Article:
It is not that complicated!

Sometimes we tend to over-complicate our faith. Sometimes we over-think just what the Church is about. We have two thousand years of history, theological discourse and philosophical contemplation that sometimes muddies the waters of just what it means to be a member of Holy Mother Church. And though we have need of theology, and spiritual philosophy and need of advanced study and research sometimes we just need to get back to the basics.

For the past two weeks our Sunday Gospels tell us of Jesus calling his disciples. Today’s Gospel we see Jesus, while walking along the Sea of Galilee called to those he would make disciples to come and follow him. He says to Simon and Andrew: “Come after me. . . “. Each of us, as well, are being called to follow. Daily we are being called to come and see; for the rest of our lives we will get the same invitation. Christ loves us without end – He is always and everywhere urging us by this calling to enter into the Church, where we belong, where we realize our fullest as humans, where we are complete.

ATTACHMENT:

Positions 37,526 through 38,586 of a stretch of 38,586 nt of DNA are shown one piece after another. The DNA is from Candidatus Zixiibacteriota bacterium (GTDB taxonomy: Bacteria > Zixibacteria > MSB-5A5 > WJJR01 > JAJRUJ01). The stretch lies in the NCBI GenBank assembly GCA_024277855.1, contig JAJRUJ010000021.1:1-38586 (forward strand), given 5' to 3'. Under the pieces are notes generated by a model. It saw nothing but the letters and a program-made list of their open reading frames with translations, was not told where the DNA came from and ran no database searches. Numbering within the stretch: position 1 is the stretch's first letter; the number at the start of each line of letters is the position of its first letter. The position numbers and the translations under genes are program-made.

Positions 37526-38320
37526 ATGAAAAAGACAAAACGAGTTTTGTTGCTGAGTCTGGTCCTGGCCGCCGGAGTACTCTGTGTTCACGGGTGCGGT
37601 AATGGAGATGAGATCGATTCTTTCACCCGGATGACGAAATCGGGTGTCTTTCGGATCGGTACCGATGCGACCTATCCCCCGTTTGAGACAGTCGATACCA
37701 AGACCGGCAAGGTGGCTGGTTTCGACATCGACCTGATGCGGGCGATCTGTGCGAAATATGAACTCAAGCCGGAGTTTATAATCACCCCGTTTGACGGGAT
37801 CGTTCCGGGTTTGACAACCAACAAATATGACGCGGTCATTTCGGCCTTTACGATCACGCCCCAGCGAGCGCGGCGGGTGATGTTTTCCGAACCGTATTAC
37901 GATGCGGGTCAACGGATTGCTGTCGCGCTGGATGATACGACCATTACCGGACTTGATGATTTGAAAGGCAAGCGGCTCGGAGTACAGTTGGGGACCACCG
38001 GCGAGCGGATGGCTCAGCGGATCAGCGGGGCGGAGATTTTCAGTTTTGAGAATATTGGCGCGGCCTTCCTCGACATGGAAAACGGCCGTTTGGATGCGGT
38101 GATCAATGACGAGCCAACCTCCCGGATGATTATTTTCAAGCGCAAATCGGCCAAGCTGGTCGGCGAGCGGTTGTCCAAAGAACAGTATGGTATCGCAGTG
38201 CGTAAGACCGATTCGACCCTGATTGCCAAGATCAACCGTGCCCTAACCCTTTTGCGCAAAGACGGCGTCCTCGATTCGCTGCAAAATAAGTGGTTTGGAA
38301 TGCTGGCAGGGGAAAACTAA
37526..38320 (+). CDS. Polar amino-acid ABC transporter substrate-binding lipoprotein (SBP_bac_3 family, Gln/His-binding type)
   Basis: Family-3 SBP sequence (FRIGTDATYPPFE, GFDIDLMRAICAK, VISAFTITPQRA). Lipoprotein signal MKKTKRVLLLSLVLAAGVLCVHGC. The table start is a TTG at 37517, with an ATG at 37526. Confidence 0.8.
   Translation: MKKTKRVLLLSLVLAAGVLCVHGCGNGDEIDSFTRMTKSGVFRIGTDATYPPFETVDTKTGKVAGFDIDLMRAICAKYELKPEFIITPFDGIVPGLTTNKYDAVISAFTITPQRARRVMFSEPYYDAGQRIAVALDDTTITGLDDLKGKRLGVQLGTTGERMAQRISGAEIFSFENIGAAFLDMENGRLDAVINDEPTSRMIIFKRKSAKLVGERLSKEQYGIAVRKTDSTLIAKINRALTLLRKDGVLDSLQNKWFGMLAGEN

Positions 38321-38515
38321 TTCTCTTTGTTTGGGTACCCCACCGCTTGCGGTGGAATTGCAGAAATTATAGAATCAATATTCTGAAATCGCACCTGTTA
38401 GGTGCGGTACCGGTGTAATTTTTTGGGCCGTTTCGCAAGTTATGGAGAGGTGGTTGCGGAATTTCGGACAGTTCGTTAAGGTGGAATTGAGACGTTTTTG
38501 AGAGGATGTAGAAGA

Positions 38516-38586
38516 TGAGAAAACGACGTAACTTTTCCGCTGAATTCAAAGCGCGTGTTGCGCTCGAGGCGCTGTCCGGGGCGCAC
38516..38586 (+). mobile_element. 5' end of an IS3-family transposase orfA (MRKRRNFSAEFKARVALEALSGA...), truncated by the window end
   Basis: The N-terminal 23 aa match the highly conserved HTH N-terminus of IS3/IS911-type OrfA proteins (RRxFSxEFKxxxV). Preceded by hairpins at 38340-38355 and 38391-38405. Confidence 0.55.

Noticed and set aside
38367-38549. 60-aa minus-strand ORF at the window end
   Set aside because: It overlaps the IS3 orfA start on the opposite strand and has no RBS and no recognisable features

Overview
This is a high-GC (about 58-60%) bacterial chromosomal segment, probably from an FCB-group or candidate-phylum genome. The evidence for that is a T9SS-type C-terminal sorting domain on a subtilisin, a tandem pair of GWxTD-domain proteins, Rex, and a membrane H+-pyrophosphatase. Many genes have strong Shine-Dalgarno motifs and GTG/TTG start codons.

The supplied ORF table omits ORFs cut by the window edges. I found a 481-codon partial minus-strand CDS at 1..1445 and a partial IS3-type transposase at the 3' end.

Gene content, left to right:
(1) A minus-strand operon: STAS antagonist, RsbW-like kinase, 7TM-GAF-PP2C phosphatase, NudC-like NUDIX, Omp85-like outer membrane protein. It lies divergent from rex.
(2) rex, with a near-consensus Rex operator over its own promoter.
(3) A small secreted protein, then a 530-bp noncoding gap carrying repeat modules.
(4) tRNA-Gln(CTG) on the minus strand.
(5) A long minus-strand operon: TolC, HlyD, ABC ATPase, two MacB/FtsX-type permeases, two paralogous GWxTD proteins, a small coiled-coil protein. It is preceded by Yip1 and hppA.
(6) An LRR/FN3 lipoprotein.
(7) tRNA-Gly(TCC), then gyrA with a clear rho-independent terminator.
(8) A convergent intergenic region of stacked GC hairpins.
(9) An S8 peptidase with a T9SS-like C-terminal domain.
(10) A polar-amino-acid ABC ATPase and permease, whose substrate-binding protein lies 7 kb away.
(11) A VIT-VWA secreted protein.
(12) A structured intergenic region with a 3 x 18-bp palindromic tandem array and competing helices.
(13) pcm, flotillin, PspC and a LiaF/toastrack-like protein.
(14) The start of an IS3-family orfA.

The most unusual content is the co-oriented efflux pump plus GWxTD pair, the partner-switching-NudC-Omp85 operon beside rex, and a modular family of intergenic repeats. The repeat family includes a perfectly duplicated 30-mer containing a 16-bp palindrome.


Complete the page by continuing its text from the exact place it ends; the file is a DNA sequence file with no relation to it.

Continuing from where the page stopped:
It is the Church where we find our strength, our peace, our joy of being. Within the Church I am assured of the Love that is lacking in the outside world. Within the Church I am assured of the Truth. The Church alone supplies the eternal light that illumines our path home. I am fully alive when I rest in the Church.

And why is this? Well, if we look for the answer by trying to analyze an institution we will not find it. We need to look for the answer in our relationship with a person – Christ.

I know this might sound very simplistic – but deep down, at the root of our relationship with God are two people you and Him. The reason the Church is all those things mentioned earlier, is because it is a living, breathing, organic if you will, body – it is Christ! When we lose sight of this our faith journey tends to become stale in its flavor, pale instead of vibrant, inert instead of active. As with any relationship if we don’t appreciate the other person it loses its vitality. We need to look at the Church, love the Church as we do Christ – because Christ and the Church are the same – it is that simple. Or as Saint Joan of Arc replied to her judges: “About Jesus Christ and the Church, I simply know they’re just one thing, and we shouldn’t complicate the matter.”

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